“I can’t handle it. What am I supposed to do at home? I can’t talk to anyone!? The hours of TV are driving me crazy. I just keep eating. I need to see people! I can’t stand being alone so long.”
While humans are social creatures, too much interaction can often leave us with little sense of our own self.
In today’s society, extroverted behaviors are applauded and rewarded. And oftentimes, introverted actions are depicted as undesirable.
Just think of any popular high school drama — where the popular kids have tons of friends, participate in sports, and throw parties every weekend. Who are the losers? The kids who sit alone at lunch, like to read, or are happy playing video games on the weekends.
But the truth is — no one fits into just one category. In my own high school experience, I loved reading, took all honors courses, and would happily have spent the weekend watching Lord of the Rings. But at the same time, I was on the track team, part of Homecoming court, and even hosted a few parties.
If we continue categorizing ourselves into one extreme or the other, we lose out on the benefits both sides have to offer.
And while finding a middle ground is beneficial in all things from politics to religion, the extremes tend to win out. The loudest voice is heard. The crazier things, unfortunately, get you noticed.
And so the introvert has been downplayed, discarded, and forgotten. Until you get burned out from too much work and not enough downtime. Until you move to a new city and don’t know how to make new friends. Until you are forced into isolation and go crazy after a few weeks by yourself.
You’re not alone in these feelings.
Most people prefer to go the extroverted route. Even I did. From high school through my late 20s, I scheduled myself full.
A busy life is a happy life. Or so we’re told.
Scheduling an activity every night of the week was pretty common for me. If it wasn’t work, it was friends. If it wasn’t friends, it was family. If it wasn’t family, it was a trip. If it wasn’t a trip, it was the gym. If it wasn’t the gym, it was shopping.
I was constantly in search of the next activity to fill my time. And most of the activities were with others.
Because going to the movies alone is depressing. Going out to eat at a restaurant alone is tragic. Going on a trip by yourself is weird. Going home to relax is absurd.
But what if loving yourself was normal?
What if being alone with your own thoughts for a week was comforting?
What if finding time alone was the sought-after prize after a long work week?
As we get older, many people begin to find the benefits of self-acceptance. I’m still relatively young, just in my mid-30s, but I think it’s time for everyone to find the advantages of introverted behaviors.
When I was a kid, I used to spend hours reading a book or playing my flute. As an adult, I barely found time to do these once favorite things.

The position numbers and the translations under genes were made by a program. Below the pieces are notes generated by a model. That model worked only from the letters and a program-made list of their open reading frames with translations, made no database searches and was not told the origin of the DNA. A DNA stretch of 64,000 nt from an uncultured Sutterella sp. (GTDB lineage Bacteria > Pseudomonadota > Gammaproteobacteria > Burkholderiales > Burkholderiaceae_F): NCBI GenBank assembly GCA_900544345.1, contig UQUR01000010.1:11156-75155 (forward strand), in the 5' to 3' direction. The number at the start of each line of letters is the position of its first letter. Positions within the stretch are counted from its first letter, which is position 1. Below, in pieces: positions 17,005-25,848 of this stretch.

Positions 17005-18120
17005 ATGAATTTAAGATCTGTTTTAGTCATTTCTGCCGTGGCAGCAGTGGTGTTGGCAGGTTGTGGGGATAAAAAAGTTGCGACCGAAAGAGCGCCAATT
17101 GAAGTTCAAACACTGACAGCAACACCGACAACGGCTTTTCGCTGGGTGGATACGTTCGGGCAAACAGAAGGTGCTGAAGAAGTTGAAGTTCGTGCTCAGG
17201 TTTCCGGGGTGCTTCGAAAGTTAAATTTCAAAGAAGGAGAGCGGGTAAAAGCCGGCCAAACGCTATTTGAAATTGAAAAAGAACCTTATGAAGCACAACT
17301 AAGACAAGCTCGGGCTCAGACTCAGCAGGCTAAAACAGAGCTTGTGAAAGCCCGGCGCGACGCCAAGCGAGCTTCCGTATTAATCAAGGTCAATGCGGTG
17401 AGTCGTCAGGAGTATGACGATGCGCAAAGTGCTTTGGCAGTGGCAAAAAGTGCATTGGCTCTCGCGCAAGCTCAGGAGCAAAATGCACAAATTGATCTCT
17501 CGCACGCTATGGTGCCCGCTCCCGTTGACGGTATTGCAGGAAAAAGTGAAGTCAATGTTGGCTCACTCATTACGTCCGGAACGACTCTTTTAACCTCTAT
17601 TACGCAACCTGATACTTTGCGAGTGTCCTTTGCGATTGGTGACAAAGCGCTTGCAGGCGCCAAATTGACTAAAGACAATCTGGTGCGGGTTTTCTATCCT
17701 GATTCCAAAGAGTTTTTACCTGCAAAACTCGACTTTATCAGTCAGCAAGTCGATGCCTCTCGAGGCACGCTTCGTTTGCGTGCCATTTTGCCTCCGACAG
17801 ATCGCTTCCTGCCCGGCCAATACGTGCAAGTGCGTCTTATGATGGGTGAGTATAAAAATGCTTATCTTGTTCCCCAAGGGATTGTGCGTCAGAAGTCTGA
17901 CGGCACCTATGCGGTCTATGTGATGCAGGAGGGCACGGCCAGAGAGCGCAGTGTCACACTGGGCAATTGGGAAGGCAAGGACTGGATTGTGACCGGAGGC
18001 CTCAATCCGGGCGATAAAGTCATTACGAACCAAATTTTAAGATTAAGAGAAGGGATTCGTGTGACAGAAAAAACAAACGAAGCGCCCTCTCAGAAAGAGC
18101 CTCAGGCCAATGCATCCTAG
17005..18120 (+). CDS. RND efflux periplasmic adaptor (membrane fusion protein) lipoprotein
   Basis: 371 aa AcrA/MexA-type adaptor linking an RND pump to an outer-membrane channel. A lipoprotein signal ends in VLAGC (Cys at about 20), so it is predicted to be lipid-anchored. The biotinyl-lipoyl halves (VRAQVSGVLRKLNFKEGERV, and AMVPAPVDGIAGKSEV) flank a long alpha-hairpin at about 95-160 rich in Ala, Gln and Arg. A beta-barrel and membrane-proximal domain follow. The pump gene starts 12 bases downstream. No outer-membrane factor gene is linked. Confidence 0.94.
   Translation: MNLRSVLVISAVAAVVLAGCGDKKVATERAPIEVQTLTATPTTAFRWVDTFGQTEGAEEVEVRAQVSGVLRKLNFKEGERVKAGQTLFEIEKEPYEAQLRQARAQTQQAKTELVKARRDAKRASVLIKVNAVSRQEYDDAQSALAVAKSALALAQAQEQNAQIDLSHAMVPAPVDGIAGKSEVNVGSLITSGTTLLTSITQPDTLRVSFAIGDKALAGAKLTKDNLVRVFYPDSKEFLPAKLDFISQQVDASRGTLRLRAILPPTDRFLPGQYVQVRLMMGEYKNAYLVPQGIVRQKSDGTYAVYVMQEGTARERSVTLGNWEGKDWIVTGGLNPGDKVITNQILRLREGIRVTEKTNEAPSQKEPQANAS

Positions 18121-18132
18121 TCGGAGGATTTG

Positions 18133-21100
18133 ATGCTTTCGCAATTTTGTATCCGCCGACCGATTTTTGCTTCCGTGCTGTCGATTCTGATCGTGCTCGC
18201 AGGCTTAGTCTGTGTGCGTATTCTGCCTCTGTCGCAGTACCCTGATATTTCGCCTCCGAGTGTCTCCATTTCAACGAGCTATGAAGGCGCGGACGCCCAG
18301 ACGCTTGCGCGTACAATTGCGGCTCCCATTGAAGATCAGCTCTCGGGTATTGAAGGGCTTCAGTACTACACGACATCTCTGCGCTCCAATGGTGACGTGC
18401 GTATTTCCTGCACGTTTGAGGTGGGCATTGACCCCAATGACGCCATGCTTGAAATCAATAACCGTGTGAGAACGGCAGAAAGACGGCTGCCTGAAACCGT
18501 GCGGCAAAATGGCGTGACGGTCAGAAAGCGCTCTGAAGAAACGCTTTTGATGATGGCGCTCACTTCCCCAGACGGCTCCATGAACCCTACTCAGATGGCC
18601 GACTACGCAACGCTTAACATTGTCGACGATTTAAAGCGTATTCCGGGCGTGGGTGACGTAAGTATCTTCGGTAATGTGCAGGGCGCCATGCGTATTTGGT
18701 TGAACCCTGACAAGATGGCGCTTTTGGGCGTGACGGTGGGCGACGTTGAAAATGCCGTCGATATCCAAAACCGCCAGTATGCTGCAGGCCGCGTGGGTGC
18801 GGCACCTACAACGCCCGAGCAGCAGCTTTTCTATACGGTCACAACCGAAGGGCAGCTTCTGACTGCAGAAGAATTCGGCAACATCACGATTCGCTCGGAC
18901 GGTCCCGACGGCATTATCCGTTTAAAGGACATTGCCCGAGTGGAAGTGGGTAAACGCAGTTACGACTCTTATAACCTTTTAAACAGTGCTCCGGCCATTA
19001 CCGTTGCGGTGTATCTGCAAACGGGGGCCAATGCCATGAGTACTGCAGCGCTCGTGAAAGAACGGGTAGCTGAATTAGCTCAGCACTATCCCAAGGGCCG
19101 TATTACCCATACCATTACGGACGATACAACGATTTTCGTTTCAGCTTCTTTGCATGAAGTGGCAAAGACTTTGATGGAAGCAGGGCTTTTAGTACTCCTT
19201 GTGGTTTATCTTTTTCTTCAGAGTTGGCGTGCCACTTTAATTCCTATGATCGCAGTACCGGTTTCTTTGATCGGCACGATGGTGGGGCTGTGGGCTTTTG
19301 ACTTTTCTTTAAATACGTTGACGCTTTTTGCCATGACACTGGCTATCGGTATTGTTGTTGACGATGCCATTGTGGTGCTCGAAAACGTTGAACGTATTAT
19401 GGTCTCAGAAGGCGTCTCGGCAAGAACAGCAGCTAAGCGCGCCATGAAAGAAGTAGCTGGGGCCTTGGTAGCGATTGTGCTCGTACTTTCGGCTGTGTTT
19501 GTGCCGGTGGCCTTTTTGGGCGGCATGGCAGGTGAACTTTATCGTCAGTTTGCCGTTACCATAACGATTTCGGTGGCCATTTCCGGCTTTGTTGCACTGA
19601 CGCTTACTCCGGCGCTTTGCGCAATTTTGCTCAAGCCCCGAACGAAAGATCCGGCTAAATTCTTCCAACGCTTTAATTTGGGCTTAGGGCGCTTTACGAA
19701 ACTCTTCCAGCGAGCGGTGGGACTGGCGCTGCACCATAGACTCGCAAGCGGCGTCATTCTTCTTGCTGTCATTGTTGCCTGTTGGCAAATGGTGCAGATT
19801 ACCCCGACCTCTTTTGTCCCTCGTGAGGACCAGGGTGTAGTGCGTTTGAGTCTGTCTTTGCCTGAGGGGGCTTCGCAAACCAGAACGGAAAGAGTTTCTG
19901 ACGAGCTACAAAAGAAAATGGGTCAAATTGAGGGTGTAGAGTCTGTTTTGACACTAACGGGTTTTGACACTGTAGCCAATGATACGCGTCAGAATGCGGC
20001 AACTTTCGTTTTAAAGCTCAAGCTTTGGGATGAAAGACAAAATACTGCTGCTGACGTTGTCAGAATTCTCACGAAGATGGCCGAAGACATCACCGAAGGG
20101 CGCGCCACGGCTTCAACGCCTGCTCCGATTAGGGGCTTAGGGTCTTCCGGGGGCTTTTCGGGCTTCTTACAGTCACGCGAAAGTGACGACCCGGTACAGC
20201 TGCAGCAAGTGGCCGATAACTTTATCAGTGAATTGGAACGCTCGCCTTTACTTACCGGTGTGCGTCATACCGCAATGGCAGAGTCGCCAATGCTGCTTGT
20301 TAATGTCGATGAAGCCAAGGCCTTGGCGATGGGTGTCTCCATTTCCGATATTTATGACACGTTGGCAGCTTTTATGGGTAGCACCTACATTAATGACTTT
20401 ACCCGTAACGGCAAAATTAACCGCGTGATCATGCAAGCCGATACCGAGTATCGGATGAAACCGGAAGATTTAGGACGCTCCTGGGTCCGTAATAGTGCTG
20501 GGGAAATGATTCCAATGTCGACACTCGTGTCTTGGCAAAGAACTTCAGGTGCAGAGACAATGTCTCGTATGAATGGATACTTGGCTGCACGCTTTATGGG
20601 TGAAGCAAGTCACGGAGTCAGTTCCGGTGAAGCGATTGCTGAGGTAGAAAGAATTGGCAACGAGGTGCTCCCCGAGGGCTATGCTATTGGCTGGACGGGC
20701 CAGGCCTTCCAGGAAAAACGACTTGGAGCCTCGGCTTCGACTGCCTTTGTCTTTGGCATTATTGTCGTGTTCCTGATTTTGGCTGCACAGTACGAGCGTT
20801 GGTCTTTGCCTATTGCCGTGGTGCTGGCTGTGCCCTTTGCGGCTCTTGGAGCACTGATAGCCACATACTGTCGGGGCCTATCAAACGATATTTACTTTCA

Now, working from home, I am able to find time to return to solitary activities.
Spending weeknights home to cook. Relaxing with a book. Calling friends on the phone instead of having to go out. Journaling. Listening to music just to listen. Going for a walk.
When I first started doing some of these activities, I would face resistance. I would fidget, want to stop, look at the time, and think about just turning on Netflix instead.
The difficulty in being alone is that it allows you to really face yourself — and at times it will be uncomfortable.
You may not like who you are anymore. You may not want to face a difficult thought or uncomfortable emotion. You may want to distract.
But choose solitude.
Schedule time for yourself.
In fact, many creative moments happen alone. Playing an instrument, painting a picture, reading a book, studying a language.
You can do these things alone. Just for yourself. But, of course, you also can share them with others — playing in a band, having an art showcase, joining a book club, and talking with others.
But in order to be able to have something to share, first you must discover what it is about you that is you.
If you could choose you first, what would you listen to, where would you go, who would you be?
The richer your life in solitude is, the more you develop yourself, the more you learn on your own, and the more you have to share with others.
Look at this time of “alone-ness” as the ability to recharge your own battery, to reconnect with your soul. Introverts naturally gravitate towards these activities, and I believe if we truly value self-actualization, we would encourage these behaviors in others as well.
My time spent reconnecting with myself has led me to play my flute more, discover a new book series, and return to my joy of writing.
But I’ve also learned my sense of self-worth does not depend on how many people I see each week or how many social media posts get liked.
My self-worth comes from simply being me. And yours does, too.
For all you extroverts out there, I know self-isolation seems like a nightmare, but it doesn’t mean it has to last forever. Choose a day, a time, a week where you choose to practice solitude.
Little by little, day by day, the time spent alone will become a valued treasure.
Time well spent can be time spent alone.